Expert warns of money laundering peril

Dedicated event ‘Money Laundering – Managing the Menace’ aims to help executives in financial institutions and government officials guard against money laundering.

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By  David Ingham Published  September 24, 2001

Lessons Learned Ltd, a financial services training consultancy, warns that the Middle East could be an increasing target for money laundering. The company was speaking ahead of ‘Money Laundering – Managing the Menace’ an event to be held by Lessons Learned and Afridi & Angell at the end of October.

Money laundering is the process by which large amounts of illegally obtained money (drugs being one of the main methods) are given the appearance of having originated from a legitimate source. According to a November 1999 US Senate report, the size of ‘the money laundering problem’ is more than US $1 trillion annually.

“The problem is serious, and becoming more so,” said Tim Parkman, owner and managing director of Lessons Learned Ltd. “This is a staggering amount and detrimental by any calculation to the economies financial systems involved. This level of criminal usage threatens the reputation of national financial systems, invites censure from international bodies such as the OECD, IMF and WTO, and generally hinders a country’s acceptance into the global economy, if it is not seen to be taking genuine steps to combat the problem.”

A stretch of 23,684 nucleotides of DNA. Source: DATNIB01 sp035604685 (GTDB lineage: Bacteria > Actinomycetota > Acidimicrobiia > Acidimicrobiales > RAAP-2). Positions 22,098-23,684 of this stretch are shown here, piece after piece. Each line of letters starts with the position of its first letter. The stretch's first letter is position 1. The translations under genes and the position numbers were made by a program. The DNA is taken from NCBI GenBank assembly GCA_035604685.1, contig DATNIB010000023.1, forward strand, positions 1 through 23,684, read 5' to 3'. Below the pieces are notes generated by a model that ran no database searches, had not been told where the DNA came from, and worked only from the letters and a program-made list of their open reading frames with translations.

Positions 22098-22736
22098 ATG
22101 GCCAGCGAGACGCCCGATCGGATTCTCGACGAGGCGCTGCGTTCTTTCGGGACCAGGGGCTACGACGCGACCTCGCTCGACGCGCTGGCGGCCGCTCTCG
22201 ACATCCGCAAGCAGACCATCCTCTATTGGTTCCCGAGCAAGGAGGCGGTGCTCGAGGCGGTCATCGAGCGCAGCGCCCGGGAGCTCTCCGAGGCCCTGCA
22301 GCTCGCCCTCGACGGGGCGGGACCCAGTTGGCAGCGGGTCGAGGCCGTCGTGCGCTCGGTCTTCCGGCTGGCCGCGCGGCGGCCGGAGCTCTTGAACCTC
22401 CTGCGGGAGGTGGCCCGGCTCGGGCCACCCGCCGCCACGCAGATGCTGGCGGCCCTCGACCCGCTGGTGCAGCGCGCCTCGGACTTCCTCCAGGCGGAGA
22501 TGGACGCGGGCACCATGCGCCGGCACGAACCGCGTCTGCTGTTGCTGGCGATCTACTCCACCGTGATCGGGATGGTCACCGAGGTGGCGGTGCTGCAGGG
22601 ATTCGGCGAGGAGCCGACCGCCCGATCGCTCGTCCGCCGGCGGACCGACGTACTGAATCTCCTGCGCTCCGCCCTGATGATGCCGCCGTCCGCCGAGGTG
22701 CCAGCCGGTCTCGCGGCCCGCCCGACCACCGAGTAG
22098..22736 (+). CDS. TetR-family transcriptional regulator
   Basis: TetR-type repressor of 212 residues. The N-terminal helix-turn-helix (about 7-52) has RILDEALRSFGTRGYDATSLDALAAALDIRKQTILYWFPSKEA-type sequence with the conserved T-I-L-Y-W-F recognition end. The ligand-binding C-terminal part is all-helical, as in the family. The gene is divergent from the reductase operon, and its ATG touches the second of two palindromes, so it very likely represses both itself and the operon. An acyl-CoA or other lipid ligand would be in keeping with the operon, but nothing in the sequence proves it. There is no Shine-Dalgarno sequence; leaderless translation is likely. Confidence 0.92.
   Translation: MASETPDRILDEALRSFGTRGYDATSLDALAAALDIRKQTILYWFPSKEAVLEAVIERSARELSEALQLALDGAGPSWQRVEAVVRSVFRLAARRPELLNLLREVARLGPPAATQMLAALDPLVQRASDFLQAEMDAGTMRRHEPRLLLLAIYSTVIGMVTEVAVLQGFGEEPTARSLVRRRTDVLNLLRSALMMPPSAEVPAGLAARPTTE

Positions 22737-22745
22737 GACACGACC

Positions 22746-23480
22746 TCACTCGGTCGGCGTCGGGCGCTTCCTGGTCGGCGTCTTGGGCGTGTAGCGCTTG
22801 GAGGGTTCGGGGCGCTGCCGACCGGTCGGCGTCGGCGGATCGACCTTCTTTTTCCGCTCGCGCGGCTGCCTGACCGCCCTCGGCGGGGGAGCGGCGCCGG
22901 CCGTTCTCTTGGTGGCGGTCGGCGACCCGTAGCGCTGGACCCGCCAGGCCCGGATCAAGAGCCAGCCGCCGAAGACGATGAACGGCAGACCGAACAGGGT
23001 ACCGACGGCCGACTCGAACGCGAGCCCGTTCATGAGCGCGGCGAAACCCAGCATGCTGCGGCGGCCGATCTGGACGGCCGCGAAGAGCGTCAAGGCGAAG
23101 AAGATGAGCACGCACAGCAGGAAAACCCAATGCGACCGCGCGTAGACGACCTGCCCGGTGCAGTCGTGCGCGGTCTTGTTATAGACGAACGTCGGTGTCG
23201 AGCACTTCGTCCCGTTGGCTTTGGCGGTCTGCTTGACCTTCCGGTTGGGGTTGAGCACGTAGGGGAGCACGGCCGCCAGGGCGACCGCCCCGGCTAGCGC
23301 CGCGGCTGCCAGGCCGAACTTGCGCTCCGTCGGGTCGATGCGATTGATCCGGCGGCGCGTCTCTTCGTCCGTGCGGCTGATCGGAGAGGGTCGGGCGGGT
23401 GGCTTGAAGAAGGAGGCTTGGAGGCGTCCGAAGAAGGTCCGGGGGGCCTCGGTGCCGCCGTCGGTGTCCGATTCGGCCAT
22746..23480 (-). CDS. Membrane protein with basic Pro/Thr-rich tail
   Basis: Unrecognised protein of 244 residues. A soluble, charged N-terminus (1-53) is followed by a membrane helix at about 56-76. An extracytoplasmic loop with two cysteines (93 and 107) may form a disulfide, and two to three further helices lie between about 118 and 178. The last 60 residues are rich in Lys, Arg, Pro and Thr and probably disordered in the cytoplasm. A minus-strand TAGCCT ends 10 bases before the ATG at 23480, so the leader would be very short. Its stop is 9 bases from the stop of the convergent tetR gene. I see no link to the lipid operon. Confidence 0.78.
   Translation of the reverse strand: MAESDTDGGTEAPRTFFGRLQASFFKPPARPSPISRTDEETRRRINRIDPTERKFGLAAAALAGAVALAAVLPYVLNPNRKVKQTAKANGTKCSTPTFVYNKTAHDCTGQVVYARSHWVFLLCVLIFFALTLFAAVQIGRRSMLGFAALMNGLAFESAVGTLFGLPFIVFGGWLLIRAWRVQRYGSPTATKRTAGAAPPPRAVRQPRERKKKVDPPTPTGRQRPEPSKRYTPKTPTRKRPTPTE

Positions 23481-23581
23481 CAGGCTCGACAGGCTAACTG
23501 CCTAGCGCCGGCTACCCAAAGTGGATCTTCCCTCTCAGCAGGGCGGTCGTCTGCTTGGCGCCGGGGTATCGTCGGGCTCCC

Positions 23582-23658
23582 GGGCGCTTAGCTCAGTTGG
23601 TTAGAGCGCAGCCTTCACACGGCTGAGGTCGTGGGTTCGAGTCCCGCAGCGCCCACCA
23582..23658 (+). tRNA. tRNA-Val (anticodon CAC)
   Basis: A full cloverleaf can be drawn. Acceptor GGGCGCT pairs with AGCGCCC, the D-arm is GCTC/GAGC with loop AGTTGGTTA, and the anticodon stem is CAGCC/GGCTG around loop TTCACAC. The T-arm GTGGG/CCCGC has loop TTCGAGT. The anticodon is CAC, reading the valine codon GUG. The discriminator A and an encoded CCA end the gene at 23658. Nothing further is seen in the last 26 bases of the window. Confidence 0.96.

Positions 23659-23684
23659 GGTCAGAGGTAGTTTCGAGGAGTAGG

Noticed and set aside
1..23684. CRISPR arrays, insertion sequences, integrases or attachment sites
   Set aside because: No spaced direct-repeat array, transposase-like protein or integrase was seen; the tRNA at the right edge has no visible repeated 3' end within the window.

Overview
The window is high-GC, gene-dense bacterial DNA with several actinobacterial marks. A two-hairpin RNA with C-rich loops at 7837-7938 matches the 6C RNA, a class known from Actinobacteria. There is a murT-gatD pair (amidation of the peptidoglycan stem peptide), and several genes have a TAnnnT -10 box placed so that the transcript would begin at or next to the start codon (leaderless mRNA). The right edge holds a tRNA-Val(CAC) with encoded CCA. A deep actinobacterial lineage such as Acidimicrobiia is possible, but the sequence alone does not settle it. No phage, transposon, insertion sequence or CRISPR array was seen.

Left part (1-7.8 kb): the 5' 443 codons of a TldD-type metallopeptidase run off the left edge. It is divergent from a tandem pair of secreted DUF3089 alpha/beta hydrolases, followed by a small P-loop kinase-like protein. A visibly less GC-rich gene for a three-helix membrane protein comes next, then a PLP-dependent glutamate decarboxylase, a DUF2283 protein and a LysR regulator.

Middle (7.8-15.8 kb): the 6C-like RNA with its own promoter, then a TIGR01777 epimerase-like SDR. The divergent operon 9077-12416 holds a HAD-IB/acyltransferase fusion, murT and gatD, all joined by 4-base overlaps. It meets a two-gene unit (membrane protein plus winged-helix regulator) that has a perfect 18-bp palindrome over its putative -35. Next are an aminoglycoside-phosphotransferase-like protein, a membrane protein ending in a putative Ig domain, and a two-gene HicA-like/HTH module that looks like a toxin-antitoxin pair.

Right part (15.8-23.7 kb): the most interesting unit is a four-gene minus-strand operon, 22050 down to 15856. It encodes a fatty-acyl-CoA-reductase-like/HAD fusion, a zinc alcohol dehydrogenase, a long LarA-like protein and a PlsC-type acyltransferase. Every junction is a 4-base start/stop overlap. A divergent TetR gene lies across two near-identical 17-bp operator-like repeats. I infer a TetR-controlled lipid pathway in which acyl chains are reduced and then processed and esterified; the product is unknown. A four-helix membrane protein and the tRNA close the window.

Banks targeted by the money launderers can suffer greatly. There’s not only the loss of reputation. Take Bank of New York (BONY), which faces a multi-million dollar lawsuit by shareholders alleging that negligence allowed Russian mafia to pump money through the bank.

“It doesn’t matter if it’s nuclear weapons, gun-running, narcotics dealing or plain old fashioned fraud and corruption,” says Parkman. “The overwhelming general rule is that for banks, the only thing worse than getting involved, is being found not to have taken any preventive measures.”

'Money Kaundering – Managing the Menace' takes place October 30 and 31 in Dubai. The program is designed for executives in financial institutions and government officials responsible for ensuring that organisations in their jurisdiction take effective precautions against money laundering.

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